• 42. 2013 Afghanistan Research and Evaluation Unit Dr. Lena Ganesh23 social protection strategies. This is partially due to space and scope limitations and partially in response to the free-trade approach that dominates Afghanistan’s existing economic strategies. Yet, a tilt in this Section toward the small-farm gendered economy may provide a counterforce that propels and develops a rights-based solidarity among small-scale and individual women producers. The informal sector in Afghanistan and women’s engagement At the outset, it is useful to classify the informal sector in Afghanistan into two segments based on the type of activity, number of people involved and the complexity of transactions. The smaller segment can be classified as income-generating activities (IGAs). Such activities are pre-entrepreneurial and of a subsistence nature, supplementing farming incomes. They usually involve part-time, seasonal activities that are based on traditional technologies, local materials and local markets107 . The second segment, i.e, small and medium enterprises (SMEs), consists of businesses that are bigger than IGAs. They employ about 10 to 20 (sometimes 50) people. They use non-traditional or “modern” technologies in at least some of the productive aspects of the transformation process. Their products and services range from simple to complex and similarly span a range of consumer types. The marketing pattern may be somewhat complex, reflecting innovation in raw material procurement and in output sales108 . 2.3.1 Women’s labour participation In 2002, female employment was 17 percent of the total employment in the non-agricultural sector109 . In the agricultural sector, a report on the NRVA in 2003110 indicated a low participation of women in income-earning activities and reported that their income was about 40-50 percent of that of men111 . By 2007, Afghan women living in certain urban areas were able to set up their own businesses or go into teaching, healthcare jobs, etc112 . However, employment inequalities remained in the rural areas, with women being restricted to low-paid employment. About three percent of active women worked in the formal economy113 , while 20 percent were own account workers and 78 percent worked unpaid in income generation within the family. Agriculture and livestock showed 44 percent female contribution and women formed 70 percent of manufacturing from home-based craft industries; around 95 percent of women workers were in vulnerable employment114 . 107  Examples of IGAs in Afghanistan would include seasonal trading of agricultural produce, keeping domestic animals, and many traditional craft activities like embroidery and carpet weaving, especially in rural areas. This segment usually employs a few family members, apprentices and a few permanent workers. The technology is typically traditional and the activities are not usually scalable. 108  SMEs are (on the margin of) formal: they are usually registered with the local government and tend to pay some taxes. Some examples of small enterprises are: garment assembly, motorized transport, building and construction and medium- scale industrial agro-processing. Many of these businesses have strong potential for growth, and for the development of organizational and managerial skills. 109  Islamic Republic of Afghanistan, “Afghanistan’s Millennium Development Goals, Report 2005 Vision 2020” (Kabul: United Nations Development Programme, 2005), 39, http://unama.unmissions.org/Portals/UNAMA/Documents/MDG-2005-vision2020. pdf (accessed 9 June 2013), citing 2002 United Nations Conference on Trade and Development. 110  Carried out in July-September 2003 by the Ministry of Rural Rehabilitation and Development (MRRD). 111  Very few were engaged in planting, harvesting, and a marginal number in irrigation or shepherding, with more women employed as domestics or in self-employment through home-based handicraft-making, weaving, tailoring and embroidery; wood-gathering and other natural resources were also used for income generation, Hector Maletta, “Gender and Employment in Rural Afghanistan, 2003-5”, Journal of Asian and African Studies (2003): 173-196. See also Hector Maletta, “Women at work: Gender, Wealth, Wages and Employment in Rural Afghanistan, 2002-2003” (Buenos Aires: Instituto de Investigación en Ciencias Sociales, Universidad del Salvador, April, 2004). 112  In the case of urban sector employments, such as education, healthcare and service industries, women continued to be in the minority. 113  A figure far lower than the eight percent shown in 1989 statistics as women engaged in the formal sector; see Valentine Moghadam, “Patriarchy and the Politics of Gender in Modernising Societies: Iran, Pakistan and Afghanistan”, International Sociology, 7, no. 1 (1992): 35-53. It is also lower than the 1981 statistics of eight percent; see Hanne Christensen, “The Reconstruction of Afghanistan: A Chance for Rural Afghan Women” (Geneva: United Nations Research Institute for Social Development, 2000), 8. 114  Pauli, “NRVA 2007/8.”, 32. At an average, the number of female full-time employees ranged from 3 percent in small firms (1-19 employees) to 4.2 percent in medium-sized enterprises (20-99 employees) and 1.6 percent in firms with 100+ employees, The World Bank and International Finance Corporation, “Enterprise Surveys –Afghanistan” (Washington: The International Bank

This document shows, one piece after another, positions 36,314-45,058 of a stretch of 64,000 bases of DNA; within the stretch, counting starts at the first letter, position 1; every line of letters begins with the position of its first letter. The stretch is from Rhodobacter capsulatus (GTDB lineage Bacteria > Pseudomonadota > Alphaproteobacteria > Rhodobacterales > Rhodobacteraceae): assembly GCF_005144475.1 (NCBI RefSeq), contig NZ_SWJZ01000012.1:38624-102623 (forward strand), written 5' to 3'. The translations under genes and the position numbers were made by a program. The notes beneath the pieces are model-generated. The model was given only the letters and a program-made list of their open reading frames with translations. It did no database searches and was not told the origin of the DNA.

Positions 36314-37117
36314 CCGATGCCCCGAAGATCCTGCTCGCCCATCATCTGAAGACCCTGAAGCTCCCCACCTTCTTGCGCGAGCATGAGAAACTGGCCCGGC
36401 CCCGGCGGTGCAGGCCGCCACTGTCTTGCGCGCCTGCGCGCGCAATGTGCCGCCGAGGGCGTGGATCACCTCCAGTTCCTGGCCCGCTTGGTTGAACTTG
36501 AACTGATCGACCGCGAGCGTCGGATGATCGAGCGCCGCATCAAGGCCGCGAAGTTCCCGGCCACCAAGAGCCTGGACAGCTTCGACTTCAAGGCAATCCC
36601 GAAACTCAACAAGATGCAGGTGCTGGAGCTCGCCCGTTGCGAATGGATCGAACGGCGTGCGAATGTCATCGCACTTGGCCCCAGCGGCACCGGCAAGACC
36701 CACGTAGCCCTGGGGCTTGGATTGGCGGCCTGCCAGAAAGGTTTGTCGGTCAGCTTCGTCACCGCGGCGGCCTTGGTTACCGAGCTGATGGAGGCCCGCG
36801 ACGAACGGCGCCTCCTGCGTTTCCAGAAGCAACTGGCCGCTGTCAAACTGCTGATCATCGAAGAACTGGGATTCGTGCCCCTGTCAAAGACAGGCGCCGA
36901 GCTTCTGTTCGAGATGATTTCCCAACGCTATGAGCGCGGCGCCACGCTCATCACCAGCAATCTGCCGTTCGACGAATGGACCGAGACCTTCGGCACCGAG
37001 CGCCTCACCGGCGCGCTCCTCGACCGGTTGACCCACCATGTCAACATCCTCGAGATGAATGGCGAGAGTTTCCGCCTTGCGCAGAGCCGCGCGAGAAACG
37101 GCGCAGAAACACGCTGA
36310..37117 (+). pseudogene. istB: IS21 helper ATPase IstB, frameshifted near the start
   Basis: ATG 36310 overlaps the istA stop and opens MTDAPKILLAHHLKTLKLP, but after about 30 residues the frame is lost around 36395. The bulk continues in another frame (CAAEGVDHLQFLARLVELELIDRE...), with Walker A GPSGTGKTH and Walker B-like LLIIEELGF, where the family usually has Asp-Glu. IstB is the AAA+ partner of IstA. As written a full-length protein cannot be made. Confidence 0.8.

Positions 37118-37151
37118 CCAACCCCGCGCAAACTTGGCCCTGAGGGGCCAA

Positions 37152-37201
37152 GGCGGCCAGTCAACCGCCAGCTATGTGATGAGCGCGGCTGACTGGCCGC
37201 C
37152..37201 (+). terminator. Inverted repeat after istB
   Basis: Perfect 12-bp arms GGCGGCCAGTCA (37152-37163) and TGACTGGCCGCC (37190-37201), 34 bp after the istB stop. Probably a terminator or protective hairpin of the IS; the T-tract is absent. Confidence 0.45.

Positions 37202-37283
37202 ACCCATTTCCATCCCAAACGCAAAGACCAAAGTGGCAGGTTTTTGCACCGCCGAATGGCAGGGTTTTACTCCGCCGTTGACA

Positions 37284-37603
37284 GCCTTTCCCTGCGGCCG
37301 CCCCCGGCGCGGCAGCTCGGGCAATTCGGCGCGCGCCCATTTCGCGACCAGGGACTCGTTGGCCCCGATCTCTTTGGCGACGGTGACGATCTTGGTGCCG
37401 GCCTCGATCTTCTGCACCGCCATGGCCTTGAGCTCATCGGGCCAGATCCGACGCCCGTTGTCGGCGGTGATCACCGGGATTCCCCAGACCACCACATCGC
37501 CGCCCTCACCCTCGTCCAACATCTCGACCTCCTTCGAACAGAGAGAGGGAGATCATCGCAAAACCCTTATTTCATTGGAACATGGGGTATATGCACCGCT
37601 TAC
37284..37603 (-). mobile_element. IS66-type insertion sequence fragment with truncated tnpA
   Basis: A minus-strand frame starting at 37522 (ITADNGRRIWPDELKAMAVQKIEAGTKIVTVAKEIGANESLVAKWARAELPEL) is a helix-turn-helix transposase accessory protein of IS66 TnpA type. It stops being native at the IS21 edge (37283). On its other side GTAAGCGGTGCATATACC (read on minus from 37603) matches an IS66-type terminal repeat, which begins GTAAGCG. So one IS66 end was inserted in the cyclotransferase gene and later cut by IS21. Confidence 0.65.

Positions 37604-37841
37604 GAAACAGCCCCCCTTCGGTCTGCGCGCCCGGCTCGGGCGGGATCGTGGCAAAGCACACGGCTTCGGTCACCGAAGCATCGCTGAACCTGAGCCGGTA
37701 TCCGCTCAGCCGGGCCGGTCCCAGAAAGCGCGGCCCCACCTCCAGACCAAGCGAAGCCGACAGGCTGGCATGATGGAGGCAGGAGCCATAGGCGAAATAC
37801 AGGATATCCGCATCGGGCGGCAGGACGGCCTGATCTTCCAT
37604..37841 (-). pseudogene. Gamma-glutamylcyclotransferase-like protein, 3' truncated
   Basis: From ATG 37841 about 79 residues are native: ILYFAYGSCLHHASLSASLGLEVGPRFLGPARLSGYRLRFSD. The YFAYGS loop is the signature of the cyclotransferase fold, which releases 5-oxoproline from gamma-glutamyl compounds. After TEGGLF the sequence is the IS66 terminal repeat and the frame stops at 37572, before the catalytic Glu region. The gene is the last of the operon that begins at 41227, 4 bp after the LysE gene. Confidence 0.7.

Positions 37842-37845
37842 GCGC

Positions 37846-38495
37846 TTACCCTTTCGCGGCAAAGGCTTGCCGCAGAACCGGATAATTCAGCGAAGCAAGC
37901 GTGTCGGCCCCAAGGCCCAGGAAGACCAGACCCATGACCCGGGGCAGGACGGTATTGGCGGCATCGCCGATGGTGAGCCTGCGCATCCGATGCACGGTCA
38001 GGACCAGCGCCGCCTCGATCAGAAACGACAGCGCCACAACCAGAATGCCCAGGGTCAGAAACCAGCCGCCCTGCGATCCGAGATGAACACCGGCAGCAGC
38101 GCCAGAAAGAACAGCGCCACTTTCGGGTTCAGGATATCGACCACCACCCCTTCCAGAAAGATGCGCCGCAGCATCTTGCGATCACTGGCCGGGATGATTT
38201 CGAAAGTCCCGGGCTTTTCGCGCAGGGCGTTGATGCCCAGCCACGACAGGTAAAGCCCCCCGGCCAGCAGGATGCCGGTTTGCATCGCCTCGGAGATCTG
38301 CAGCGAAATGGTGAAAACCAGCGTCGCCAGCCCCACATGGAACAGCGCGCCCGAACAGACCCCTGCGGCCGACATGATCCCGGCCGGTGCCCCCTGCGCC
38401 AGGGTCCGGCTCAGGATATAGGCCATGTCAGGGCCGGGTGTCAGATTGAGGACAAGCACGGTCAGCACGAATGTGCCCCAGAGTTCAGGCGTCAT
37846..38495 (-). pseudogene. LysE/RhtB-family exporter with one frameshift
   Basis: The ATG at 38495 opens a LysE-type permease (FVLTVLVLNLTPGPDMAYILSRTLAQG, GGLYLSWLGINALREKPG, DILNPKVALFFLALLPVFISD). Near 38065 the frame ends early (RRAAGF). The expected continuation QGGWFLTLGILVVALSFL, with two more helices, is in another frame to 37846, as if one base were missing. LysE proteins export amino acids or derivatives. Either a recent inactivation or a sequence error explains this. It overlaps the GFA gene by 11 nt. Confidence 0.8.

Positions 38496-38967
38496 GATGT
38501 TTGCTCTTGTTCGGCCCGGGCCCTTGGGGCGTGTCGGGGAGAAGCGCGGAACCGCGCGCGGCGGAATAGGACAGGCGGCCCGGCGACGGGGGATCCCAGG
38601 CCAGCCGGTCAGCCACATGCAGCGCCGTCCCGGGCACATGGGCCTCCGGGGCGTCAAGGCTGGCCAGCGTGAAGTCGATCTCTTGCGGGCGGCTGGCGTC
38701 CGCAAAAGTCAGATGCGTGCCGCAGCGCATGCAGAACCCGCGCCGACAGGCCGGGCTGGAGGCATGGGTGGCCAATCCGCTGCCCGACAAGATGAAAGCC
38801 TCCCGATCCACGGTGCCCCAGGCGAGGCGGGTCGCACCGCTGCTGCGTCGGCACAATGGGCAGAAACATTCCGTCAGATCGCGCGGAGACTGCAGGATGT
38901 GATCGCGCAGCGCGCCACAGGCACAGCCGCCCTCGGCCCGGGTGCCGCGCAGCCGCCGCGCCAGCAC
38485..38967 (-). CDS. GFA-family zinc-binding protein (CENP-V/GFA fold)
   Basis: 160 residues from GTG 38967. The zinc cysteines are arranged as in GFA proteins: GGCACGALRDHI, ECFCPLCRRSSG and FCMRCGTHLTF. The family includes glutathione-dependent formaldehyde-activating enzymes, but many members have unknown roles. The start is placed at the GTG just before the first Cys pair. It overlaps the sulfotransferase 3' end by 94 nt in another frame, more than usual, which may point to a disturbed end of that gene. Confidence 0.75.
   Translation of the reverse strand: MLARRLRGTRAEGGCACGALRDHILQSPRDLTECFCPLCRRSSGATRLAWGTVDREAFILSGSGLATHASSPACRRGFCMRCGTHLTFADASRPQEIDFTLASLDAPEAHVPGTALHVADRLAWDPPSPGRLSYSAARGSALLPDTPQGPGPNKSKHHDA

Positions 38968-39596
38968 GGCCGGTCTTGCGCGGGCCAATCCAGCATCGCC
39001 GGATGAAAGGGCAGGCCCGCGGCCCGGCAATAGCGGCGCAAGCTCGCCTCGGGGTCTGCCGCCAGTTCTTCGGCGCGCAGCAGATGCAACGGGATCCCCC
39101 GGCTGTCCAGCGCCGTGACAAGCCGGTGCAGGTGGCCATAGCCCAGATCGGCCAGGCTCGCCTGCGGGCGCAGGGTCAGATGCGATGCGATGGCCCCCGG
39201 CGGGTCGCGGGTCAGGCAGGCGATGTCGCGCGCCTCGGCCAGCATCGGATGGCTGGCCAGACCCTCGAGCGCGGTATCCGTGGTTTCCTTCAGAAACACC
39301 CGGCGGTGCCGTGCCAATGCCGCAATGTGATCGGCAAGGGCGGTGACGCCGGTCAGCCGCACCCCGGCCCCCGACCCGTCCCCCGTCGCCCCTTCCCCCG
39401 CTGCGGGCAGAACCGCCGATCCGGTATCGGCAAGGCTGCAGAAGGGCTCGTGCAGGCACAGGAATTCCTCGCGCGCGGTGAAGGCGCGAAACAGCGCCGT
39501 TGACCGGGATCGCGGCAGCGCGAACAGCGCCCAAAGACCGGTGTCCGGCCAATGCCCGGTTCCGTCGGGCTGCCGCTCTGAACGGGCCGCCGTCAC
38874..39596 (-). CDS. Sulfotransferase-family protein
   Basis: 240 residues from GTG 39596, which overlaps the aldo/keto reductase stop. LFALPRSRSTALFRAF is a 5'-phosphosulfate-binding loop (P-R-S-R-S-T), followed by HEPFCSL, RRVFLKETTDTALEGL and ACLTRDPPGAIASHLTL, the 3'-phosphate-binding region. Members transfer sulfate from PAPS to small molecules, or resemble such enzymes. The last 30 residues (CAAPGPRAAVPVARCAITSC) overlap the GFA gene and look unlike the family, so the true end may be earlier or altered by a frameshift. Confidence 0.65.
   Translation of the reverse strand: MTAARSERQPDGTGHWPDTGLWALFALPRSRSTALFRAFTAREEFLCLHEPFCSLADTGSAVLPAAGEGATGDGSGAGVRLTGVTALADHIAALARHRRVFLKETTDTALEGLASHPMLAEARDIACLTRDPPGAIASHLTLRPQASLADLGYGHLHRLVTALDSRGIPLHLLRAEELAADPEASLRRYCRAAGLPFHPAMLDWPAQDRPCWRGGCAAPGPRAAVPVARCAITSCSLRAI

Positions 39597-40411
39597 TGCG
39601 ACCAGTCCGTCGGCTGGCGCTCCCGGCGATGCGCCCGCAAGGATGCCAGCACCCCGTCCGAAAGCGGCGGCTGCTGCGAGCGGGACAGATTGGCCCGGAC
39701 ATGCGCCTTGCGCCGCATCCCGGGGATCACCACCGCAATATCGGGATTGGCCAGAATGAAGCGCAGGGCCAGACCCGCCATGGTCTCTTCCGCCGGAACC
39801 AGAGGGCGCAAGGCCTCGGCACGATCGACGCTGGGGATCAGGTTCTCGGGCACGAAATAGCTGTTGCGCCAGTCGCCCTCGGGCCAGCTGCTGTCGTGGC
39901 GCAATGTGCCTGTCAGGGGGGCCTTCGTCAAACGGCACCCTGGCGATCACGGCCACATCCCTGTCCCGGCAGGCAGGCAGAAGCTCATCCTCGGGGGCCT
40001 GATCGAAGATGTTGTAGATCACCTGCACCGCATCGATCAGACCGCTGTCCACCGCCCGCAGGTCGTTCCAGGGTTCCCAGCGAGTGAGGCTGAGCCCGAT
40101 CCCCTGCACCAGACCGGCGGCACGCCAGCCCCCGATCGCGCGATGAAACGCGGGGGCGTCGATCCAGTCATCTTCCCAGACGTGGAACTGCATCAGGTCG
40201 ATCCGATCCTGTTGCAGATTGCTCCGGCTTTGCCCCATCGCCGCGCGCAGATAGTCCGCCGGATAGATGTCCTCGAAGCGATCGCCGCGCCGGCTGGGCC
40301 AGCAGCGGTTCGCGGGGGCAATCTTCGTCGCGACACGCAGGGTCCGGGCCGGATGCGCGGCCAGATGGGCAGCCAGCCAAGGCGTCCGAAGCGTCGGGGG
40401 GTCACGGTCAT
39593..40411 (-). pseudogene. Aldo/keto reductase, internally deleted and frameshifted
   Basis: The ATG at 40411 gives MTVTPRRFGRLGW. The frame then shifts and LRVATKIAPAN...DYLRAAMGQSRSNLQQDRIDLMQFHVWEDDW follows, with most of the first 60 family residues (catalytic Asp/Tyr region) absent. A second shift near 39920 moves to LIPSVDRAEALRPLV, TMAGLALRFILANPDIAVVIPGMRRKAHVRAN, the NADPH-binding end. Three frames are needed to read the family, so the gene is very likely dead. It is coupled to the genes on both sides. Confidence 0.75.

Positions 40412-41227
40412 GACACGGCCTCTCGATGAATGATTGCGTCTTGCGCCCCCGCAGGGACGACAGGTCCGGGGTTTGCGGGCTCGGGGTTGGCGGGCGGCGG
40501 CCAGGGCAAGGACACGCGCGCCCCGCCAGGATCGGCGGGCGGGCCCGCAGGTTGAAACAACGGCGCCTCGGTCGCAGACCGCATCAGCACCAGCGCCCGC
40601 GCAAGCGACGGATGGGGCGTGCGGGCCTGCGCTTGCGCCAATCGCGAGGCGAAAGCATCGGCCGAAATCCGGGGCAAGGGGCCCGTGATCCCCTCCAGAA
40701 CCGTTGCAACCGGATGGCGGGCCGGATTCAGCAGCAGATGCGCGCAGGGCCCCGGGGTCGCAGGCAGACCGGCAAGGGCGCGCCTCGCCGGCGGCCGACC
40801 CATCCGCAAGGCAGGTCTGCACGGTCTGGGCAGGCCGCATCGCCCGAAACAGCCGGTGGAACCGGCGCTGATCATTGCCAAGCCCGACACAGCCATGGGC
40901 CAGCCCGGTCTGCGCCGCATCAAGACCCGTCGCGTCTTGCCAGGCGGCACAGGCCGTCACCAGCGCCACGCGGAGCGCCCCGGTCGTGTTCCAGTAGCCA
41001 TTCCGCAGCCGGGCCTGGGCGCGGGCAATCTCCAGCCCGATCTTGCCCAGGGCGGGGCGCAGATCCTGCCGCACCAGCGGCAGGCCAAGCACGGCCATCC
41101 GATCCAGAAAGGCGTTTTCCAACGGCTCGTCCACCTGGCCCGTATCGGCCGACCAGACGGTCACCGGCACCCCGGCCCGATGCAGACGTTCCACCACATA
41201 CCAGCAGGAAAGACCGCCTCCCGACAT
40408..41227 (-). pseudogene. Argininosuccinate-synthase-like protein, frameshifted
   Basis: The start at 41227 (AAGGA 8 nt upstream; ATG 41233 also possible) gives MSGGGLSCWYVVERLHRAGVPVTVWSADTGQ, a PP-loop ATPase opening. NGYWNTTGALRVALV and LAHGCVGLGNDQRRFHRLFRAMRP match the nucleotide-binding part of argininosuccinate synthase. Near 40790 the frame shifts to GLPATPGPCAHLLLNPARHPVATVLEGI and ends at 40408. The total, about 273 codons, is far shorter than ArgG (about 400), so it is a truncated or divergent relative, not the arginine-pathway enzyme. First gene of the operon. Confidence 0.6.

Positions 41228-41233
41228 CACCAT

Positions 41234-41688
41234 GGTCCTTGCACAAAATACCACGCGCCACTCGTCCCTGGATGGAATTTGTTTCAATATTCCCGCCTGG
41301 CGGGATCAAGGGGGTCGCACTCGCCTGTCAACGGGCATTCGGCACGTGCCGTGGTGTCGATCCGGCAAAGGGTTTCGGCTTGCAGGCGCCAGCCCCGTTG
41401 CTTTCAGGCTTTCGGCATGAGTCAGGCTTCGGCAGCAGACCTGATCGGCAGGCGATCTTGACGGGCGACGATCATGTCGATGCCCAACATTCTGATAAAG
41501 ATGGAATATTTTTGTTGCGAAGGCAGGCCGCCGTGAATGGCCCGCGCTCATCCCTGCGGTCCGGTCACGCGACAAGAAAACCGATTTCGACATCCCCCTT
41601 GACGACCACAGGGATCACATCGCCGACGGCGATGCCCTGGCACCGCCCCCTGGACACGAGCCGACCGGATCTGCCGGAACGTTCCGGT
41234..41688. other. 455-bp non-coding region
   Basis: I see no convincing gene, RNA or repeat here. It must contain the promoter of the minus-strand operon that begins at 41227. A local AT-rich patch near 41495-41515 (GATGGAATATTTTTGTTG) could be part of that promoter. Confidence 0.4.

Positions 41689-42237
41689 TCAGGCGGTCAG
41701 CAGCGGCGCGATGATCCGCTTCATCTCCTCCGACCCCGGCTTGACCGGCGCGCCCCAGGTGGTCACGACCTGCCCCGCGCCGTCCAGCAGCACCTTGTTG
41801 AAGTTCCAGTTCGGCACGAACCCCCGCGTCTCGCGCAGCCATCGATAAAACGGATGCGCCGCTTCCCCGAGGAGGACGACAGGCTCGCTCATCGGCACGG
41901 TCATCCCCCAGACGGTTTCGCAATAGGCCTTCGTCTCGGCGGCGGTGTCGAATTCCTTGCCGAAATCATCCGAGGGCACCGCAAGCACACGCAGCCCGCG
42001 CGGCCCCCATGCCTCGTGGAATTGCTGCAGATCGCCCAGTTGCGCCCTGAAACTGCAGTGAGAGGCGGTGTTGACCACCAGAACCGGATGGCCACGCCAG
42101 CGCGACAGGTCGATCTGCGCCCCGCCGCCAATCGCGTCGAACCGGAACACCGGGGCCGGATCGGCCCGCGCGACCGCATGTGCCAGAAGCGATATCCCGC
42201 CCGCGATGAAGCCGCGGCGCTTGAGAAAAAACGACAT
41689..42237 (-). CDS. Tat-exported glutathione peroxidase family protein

• 43. 24 Information Mapping Women’s Economic Empowerment in Afghanistan, 2002-12: Information Mapping and Situation Analysis 2012 In 2008, women’s share in non-agricultural employment was 18.4 percent115 . In 2009, education and health and services appear to have the greatest potential for employing women since jobs in these sectors are usually aligned with traditional gender roles, although manufacturing also offered a high potential116 . In 2011, the female labour force participation rate (15+) was 15.8 percent117 and the ratio of female to male labour participation was 0.196, similar to the 1990 figure of 0.190, but higher than the 2000 figure of 0.166118 . The cumulative disadvantage for women in the labour market can be summed up as: fewer hours and less income in less secure work119 . 2.3.2 Sectors of women’s participation in IGAs Agriculture Agriculture has traditionally been the mainstay of theAfghan economy, but the contribution of agriculture to the GDP has come down from 31.11 percent in 2009-10 to an estimated 26.74 percent in 2011-12120 . Of the economically active female population in 2010, 32.1 percent were involved in agriculture121 . Typically, women farmers and small farmers are the major contributors to Afghanistan’s agricultural economy, even with small landholdings122 . Equally, this sector has been a chief vehicle for women’s income generation. Women form an integral part of the informal economy and of the agricultural value chains; their involvement is equal to that of men, though it is affected by various factors123 . for Reconstruction and Development/The World Bank, 2008), 14. Of firms surveyed, 0.7 percent had women at the manager level, while 2.8 percent had female partnership in ownership. 115  The World Bank, “Share of Women Employed in the Non-Agricultural Sector (% of Total Non-Agricultural Employment),” http://search.worldbank.org/quickview?name=Share+of+%3Cem%3Ewomen%3C%2Fem%3E+employed+in+the+nonagricultural+ sector+%28%25+of+total+nonagricultural+employment%29&id=SL.EMP.INSV.FE.ZS&type=Indicators&cube_no=2&qterm=afghani stan+women+agriculture (accessed 10 June 2013). 116  Women were barely represented in trade and repair, construction (1 percent), accommodation and food services (1 percent), electricity, gas and water (2 percent), mining and quarrying (3 percent), information and communication (3 percent), real estate (3 percent), transport and storage (5 percent). Of these, the sectors that provided maximum employment for workers (female or male) were education (average of 20.6 workers per establishment), mining and quarrying and construction (10.6 workers each, average). Manufacturing accounted for an average of only 3.6 workers per establishment while health and social work provided for an average of three workers per establishment; however, manufacturing had only 1.3 paid employees, health and social work, 1.7, and education had an average of 18.2 paid employees per establishment. Asian Development Bank and Central Statistics Organisation, “Afghanistan Integrated Business Enterprise Survey Report 2009.”, xiii 117  The World Bank, “Labour Force, Female (% of total labour force) ,” http://search.worldbank.org/quickview?name= Labor+%3Cem%3Eforce%3C%2Fem%3E%2C+female+%28%25+of+total+labor+%3Cem%3Eforce%3C%2Fem%3E%29&id=SL.TLF.TOTL. FE.ZS&type=Indicators&cube_no=2&qterm=afghanistan+women+labour+force+partcipation (accessed 10 June 2013). 118  United Nations Development Programme, “International Human Development Indicators,” http://hdrstats.undp.org/en/ indicators/48906.html (accessed 11 June 2013). 119  As the Afghanistan National Statistical Plan states, generally, “the main labour market problem in Afghanistan is not unemployment but inadequate earnings’; further, many who are employed find only few hours’ work and/or can insufficiently provide income, Islamic Republic of Afghanistan, Central Statistics Organisation, “Afghanistan National Statistical Plan” (Kabul: Central Statistics Organisation, 2010): 50. See also, World Bank, “Afghanistan: National Reconstruction and Poverty Reduction – the Role of Women in Afghanistan’s Future,” (Kabul: World Bank, 2005), 4. 120  CSO, “Statistical Yearbook 2011-12,” 133. 121  Food and Agriculture Organisation, “The State of Food and Agriculture 2010-11, Women in Agriculture Closing the Gender Gap for Development,” (Rome: Food and Agriculture Organisation of the United Nations, 2011): Table A4, http://www.fao.org/ docrep/013/i2050e/i2050e.pdf (accessed 10 June, 2013). 122  Only 12 percent of land in Afghanistan is arable and only half of this currently under cultivation; 46 percent is under permanent pasture, CSO, “Statistical Yearbook, 2011-12,” 138; http://cso.gov.af/Content/files/Agriculture%20Development. pdf (accessed 9 June 2013). Thirty-seven percent of rural households have less than 3 percent of the irrigated land, Ministry of Agriculture, “Animal Husbandry and Food, Master Plan,” (Kabul: 2005), cited inAdam Pain and Sayed Mohammad Shah, “Policy Making in Agriculture and Rural Development in Afghanistan,” (Kabul: Afghanistan Research and Evaluation Unit, 2009), 44. Landholdings are small, less that 0.5 ha of irrigated land, Pain et al., “Policymaking in Agriculture,” 14, citing Asian Development Bank, “Rebuilding Afghanistan’s Agriculture Sector” (Manila: Asian Development Bank, 2003), 23. Households and families that own land can rarely depend on it for their entire source of food or household income. Instead, they supplement their income through handicrafts, trade, livestock, farm labour, services and employment, both seasonal and part-time, International Labour Organisation, “The state of employment in Afghanistan”, (Kabul: International Labour Organisation, 2012), 17, http://reliefweb.int/sites/reliefweb.int/files/ resources/Full_Report_4066.pdf (accessed 9 June 2013). 123  Whether a woman belongs to a landed or landless household; village-specific resource sharing arrangements; household